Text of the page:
Montville High School's Linda Chen combines love of community with scientific drive
Montville — High school senior Linda Chen kept her college application essay short and sweet, noting she wanted to work in health care and dedicate herself to community service for immigrant families and refugees.
"I know what it feels like to be lost," said Chen, whose family came to Connecticut from China when she was very young. "Those groups of people really need aid right now."
That message — paired with Chen's stellar academic and extracurricular performance — hit home for the admissions staff at Yale University, where Chen "didn't have high expectations, and was just looking around the area and didn't want to go too far from home."
Chen, who lives in Uncasville, plans to study chemistry and hop onto the pre-med track, not yet knowing what type of medicine she may practice but knowing she wants to remain laser-focused on combining her passion for helping others with her fascination and skills in science.
"Chemistry uses math and concepts to explain everything that happens in the world," she said. "It's not easy, but once you get it, it's really rewarding. And community service represents kindness and a love of life, and doing what makes me feel more confident about myself and love myself."
Chen, 17, has volunteered at Yale New Haven Hospital, going to elementary schools and discussing health issues with people from New Haven neighborhoods, and The William W. Backus Hospital, helping to bring patients food and pushing patients in wheelchairs to where they need to go. She's also tutored children at the town's Youth Service Bureau and helped out with the Otis Library summer reading program.
History teacher Derek Wainwright, who called Chen "an intelligent, caring young woman," said he was most impressed by her interaction with a special-needs student in a local history elective this year.
"It can sometimes be a challenge integrating certain special-needs students into a regular-education classroom and making them feel comfortable and part of the class. Linda made this a non-issue," he said. "During every group activity or project we worked on, Linda and another student made sure that he was part of her group. She was patient, understanding and caring, making sure that he enjoyed his experience. It was one of the nicest things I have seen in 20 years of teaching."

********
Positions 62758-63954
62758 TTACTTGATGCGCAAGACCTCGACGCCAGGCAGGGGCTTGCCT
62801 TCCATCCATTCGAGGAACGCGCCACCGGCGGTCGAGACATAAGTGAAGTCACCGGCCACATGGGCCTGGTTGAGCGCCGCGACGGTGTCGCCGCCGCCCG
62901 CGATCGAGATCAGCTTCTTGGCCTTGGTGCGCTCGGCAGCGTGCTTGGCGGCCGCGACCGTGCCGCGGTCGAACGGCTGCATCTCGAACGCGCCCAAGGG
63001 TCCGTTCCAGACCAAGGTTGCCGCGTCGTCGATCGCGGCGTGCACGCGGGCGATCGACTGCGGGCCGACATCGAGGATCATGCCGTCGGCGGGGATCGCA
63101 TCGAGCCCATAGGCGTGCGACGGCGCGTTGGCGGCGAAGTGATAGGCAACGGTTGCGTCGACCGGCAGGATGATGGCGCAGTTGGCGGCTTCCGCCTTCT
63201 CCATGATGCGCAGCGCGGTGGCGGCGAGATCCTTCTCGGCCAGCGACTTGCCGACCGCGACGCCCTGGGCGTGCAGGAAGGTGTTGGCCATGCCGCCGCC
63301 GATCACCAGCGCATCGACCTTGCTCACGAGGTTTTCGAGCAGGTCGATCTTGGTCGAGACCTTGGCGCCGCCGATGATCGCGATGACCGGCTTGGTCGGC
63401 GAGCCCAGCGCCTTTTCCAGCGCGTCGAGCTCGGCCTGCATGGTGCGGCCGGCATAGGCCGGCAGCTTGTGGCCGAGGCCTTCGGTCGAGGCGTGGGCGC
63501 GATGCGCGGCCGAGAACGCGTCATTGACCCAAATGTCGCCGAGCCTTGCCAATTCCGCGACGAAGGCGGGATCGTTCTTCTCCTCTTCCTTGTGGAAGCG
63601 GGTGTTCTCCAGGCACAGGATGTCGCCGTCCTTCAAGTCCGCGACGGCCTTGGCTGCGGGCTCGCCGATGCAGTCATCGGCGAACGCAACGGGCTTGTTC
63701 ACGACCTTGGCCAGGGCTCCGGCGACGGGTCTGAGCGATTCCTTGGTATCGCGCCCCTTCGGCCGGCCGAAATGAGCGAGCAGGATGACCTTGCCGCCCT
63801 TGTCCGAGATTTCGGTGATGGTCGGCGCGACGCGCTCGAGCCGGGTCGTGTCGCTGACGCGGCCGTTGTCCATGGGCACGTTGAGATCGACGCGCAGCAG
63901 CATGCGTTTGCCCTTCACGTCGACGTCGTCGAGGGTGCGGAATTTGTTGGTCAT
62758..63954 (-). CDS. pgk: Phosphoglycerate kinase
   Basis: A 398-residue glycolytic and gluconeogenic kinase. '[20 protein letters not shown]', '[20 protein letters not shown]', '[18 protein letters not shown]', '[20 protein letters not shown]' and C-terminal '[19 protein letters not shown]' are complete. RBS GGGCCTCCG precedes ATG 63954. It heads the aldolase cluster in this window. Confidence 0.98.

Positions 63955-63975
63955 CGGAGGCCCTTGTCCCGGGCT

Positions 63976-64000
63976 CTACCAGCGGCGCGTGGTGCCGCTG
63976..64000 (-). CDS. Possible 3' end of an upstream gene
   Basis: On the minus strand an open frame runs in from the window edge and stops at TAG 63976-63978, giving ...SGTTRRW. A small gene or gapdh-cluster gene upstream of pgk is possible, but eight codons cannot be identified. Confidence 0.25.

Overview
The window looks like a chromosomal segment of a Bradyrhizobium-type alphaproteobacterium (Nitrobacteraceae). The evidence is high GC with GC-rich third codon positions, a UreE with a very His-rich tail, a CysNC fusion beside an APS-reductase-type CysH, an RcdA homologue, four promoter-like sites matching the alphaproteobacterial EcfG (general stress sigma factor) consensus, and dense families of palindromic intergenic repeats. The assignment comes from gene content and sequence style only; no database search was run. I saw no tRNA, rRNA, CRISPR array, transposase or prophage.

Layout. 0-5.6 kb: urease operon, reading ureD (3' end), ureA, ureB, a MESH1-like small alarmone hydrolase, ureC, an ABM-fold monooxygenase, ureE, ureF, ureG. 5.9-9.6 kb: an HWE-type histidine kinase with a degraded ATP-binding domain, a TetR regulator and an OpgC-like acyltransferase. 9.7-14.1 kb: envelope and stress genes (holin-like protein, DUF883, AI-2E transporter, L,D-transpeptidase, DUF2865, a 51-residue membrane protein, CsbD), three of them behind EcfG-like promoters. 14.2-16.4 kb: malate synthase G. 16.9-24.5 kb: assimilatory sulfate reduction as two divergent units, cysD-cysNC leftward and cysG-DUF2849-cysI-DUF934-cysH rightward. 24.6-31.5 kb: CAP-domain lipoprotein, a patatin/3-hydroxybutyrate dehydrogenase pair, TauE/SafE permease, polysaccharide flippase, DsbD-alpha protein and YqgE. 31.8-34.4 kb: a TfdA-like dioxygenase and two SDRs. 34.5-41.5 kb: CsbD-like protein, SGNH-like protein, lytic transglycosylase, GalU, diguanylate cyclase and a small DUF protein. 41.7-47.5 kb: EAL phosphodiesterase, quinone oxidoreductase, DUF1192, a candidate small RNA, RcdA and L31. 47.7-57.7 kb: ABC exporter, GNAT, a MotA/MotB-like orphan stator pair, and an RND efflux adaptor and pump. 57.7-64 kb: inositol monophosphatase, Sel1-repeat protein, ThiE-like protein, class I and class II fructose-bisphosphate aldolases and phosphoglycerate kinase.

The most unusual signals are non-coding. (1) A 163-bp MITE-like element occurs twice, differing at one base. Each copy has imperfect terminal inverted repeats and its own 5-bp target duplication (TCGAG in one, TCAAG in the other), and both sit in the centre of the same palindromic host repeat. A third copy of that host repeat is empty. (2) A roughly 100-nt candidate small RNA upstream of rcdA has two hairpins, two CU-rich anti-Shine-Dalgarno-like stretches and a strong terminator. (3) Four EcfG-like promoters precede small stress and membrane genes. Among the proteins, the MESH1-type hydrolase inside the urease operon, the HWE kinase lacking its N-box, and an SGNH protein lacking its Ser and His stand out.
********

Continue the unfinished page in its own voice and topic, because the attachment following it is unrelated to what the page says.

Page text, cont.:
Chen has played tennis since her freshman year, though this year an ankle injury forced her to serve as the team manager. She's also competed on the school's math team and served as secretary of the Future Business Leaders of America.
"As the football coach ... many might not think that Linda Chen would be on my all-time list of favorite students, but she is unequivocally one of my all-time greats," said Tanner Grove, who's taught Chen social studies. "As a young woman with unlimited skills, she never gloats, never looks to succeed at the cost of others and, regardless of any type of person, shows genuine care and compassion for everyone she encounters."
As a member of the school's International Club, she's helped lead fundraisers for the Thirst Project to build wells in Africa, according to science teacher Heather Mathieu, who taught Chen as a freshman and again as a senior.
"She is always the first person to volunteer her lunch time or stay after school to work on our various fundraising projects," said Mathieu, who called Chen an "unassuming leader, friendly and dedicated."
Chen, who in the summer works part-time at her father's sushi bar and restaurant, Mahzu in Norwich, said she was grateful for her time in Montville, where "many times it was very hard and I wanted to give up" but, through perseverance and with the support of friends, faculty and family, she learned that hard work pays off and gained greater self-confidence.
Chen said her family "always had very high expectations of me," but at Montville High, she's come to terms with herself by "trying to find what I really like. I'm still going through this journey to have the motivation to do what I want, and making expectations only for myself."
Stories that may interest you
For nearly 40 years, John Russel has lived in a quiet, quaint neighborhood on Robinson Street. But over the last 18 months, he said, "it's become like a war zone."
Group criticizes Centers for Disease Control and Prevention for shifting guidance as the delta variant of the coronavirus fuels increase of COVID-19 cases.
One of the biggest construction projects in downtown history is slated to start next summer.